I’m extremely annoyed trying to get JUCE’s MidiOutput to work. This is now the second time I’ve tried it, on a completely different distro of Linux and I have exactly the same result, which makes me wonder if anyone have ever managed to get it to work.
I put a pair of printf() statements inside the sendMessageNow function to see if it was by any chance sending to the wrong MIDI port, and it seems that is the case:
Source Port: 0:0 Destination Port: 254:253
That port does not exist on my system, yet it’s “apparently” working. No sound though, not on my USB MIDI keyboard, not through TiMidity, nothing.
Here is the code I’m using to test:
midiOutput = MidiOutput::openDevice(2); midiOutput->sendMessageNow(MidiMessage::noteOn(1, 64, 1.0f));
This opens the device with index #2, which on my system is listed as “USB Midi” by MidiOuput::getDevices(), so by opening that I can only assume it’s opening the USB MIDI device. The cable works, and is connected to my keyboard, which is turned on. So it’s certainly not human error.
sendMessageNow() should, as it’s name suggest, Send a Message Now. As in, when that is called, the little green light on my cable that says “I’m transmitting something to the keyboard” should flash, and the keyboard should turn on MIDI Note #64 at full velocity on channel 1.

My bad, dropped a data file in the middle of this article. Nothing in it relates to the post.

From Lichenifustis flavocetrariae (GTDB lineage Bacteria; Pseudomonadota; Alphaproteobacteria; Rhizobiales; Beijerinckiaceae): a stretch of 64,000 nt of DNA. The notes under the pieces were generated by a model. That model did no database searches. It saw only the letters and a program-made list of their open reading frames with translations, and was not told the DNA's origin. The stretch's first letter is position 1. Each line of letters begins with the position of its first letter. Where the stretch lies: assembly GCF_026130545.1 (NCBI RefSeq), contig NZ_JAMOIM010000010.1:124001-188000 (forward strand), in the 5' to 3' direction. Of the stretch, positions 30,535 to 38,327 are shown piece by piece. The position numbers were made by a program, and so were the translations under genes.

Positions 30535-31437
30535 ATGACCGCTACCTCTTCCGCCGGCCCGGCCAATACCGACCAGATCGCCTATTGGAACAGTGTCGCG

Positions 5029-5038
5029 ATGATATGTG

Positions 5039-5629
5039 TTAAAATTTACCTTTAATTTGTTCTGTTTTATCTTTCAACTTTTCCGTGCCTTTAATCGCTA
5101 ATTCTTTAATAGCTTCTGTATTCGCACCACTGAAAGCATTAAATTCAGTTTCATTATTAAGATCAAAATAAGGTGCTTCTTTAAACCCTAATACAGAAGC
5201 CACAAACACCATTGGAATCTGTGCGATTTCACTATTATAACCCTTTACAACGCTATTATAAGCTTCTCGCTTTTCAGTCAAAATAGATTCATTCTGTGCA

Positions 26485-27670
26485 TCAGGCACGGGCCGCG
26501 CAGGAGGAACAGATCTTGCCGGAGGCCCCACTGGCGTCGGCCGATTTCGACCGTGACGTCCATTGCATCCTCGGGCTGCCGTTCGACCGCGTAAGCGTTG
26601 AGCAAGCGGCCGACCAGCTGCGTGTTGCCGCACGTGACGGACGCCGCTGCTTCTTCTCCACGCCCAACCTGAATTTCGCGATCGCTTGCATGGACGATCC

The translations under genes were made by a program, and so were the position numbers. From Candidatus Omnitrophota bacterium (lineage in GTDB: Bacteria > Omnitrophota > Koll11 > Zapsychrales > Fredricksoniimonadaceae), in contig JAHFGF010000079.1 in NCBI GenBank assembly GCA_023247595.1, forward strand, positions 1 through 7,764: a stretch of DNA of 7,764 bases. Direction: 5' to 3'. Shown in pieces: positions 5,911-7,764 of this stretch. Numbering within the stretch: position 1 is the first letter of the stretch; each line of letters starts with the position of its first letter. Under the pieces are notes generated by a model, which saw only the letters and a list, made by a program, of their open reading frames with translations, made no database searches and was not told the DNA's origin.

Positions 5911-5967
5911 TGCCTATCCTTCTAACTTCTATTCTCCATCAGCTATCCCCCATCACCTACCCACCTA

But this simply isn’t happening. My printf() way of debugging shows that sendMessageNow in juce_amalgamated.cpp is getting called, and the last function that should perform the magic (snd_seq_drain_output()) is returning 0, which according to the ALSA documentation means it’s sent all the data and there is no more data to send, and because it’s not negative, it succeeded. So this seems to suggest that somewhere between my call to sendMessageNow() and that function, something isn’t right. But I can’t figure it out…
Further investigation reveals that JUCE seems to be creating it’s own ALSA device and sending to that instead?
Can someone please provide some sample code that works, or some kind of fix???